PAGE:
Updated from 12:44 p.m. EDT

Stocks in New York experienced jumbled trading Thursday, as tight credit markets and pessimism about the financial sector accompanied new developments for the Treasury Department's $700 billion bailout package.

The Dow Jones Industrial Average, earlier up as much as 190 points, was recently down 139 points at 9119. It was one year ago today that the Dow closed at an all-time record high of 14,164. The S&P 500 was losing 16 points to 969. The Nasdaq was falling 6.5 points at 1734.

On Wednesday, markets sold off even after the Federal Reserve, along with central banks in Europe and Canada, orchestrated a coordinated cut in interest rates to help free up the credit markets.

As Thursday's session got underway, credit markets continued to tighten despite the rate cuts. Three-month Libor, a measure of the rate banks charge one another for large loans, was up 43 basis points to 4.75%. Overnight Libor was up 1.16 percentage points to 5.09%.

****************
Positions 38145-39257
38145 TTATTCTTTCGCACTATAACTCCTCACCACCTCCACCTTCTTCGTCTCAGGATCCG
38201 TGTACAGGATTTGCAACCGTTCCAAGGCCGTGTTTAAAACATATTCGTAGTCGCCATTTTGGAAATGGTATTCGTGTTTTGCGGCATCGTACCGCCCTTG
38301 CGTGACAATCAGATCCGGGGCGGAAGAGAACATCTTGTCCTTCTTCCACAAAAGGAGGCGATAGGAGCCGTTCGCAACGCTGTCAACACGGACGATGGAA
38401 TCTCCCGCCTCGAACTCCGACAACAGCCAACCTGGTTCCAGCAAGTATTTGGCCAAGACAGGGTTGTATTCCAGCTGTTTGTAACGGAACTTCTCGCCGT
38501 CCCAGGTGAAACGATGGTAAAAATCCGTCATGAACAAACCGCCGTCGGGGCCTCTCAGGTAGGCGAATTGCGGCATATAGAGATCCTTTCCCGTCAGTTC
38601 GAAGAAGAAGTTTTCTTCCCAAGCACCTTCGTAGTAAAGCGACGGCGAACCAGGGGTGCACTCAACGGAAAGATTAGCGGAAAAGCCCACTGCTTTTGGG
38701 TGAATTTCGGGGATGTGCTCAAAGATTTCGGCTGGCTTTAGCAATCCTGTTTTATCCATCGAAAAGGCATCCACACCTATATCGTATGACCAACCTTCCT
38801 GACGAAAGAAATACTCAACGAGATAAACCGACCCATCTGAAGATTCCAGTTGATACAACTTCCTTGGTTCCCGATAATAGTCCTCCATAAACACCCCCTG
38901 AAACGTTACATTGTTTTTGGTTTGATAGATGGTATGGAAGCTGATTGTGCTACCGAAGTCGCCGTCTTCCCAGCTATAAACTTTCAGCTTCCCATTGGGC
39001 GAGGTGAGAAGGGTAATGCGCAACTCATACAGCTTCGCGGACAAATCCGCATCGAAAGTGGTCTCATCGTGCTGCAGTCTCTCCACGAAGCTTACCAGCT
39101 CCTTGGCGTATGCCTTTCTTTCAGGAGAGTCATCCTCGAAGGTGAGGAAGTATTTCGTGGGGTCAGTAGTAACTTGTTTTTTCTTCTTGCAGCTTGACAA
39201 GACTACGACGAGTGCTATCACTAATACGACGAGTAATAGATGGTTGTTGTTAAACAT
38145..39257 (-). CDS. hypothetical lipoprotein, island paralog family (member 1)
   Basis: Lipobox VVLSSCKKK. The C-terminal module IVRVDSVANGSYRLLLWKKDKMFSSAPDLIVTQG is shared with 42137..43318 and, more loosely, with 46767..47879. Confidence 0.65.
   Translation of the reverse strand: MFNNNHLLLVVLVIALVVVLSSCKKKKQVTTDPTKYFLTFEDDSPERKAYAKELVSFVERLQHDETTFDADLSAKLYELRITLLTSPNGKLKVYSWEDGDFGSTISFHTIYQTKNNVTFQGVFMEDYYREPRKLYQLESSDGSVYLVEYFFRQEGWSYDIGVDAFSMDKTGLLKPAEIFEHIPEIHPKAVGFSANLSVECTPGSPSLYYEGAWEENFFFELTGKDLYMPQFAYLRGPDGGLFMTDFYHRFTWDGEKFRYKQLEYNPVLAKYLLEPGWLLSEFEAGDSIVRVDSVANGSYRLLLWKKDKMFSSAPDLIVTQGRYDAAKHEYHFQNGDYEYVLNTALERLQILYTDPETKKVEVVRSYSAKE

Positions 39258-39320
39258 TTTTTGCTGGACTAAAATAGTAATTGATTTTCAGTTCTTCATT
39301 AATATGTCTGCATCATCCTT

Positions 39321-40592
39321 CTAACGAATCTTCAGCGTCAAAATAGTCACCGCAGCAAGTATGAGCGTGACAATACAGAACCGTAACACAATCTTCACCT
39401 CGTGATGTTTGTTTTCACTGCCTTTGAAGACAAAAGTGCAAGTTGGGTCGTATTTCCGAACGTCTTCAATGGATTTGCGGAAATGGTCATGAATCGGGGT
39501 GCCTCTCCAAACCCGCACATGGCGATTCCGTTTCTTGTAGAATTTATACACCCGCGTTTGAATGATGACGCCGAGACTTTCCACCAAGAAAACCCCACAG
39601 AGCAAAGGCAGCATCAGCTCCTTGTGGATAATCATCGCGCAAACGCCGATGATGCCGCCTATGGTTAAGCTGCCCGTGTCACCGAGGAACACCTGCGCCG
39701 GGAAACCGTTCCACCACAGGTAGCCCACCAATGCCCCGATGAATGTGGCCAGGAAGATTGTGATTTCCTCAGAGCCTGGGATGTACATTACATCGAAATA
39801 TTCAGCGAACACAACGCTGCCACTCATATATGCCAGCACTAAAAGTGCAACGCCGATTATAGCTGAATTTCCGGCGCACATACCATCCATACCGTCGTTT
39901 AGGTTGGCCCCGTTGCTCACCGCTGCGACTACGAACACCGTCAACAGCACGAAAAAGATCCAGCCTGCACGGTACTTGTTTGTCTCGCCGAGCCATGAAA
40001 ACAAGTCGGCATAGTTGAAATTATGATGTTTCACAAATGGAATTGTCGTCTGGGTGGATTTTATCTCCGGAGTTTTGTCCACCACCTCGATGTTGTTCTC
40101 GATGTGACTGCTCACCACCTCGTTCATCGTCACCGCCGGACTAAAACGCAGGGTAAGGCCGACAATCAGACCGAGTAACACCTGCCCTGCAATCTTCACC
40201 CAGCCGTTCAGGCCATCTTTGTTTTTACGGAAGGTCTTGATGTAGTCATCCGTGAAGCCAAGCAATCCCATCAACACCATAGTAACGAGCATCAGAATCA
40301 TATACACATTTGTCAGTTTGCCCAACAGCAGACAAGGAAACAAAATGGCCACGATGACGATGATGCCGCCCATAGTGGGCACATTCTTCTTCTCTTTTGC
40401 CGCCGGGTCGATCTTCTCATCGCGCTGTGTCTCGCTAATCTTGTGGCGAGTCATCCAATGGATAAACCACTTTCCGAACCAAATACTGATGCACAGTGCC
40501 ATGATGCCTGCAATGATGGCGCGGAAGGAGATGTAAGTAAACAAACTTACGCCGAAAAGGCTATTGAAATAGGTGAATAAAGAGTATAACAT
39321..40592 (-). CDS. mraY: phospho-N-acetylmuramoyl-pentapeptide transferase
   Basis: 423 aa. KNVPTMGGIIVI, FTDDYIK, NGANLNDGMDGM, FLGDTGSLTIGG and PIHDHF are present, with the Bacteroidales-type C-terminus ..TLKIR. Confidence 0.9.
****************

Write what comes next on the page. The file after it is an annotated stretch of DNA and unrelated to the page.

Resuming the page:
Commercial paper wasn't faring much better. The Fed reported that the market for company debt declined by $56.4 billion to $1.55 trillion for the week ended Oct. 8. Paper issued by financial institutions was down $42.4 billion to $641 billion, the Fed said.

In an effort to further prop up the financial system, the Treasury was considering buying equity stakes in U.S. banks to try to bolster their capital levels, according to media reports. Financial firms have been crippled by their exposure to illiquid mortgage-backed securities, and the Treasury's previous plan, known as the Troubled Asset Relief Program, was designed to buy those assets from banks in exchange for fresh capital.

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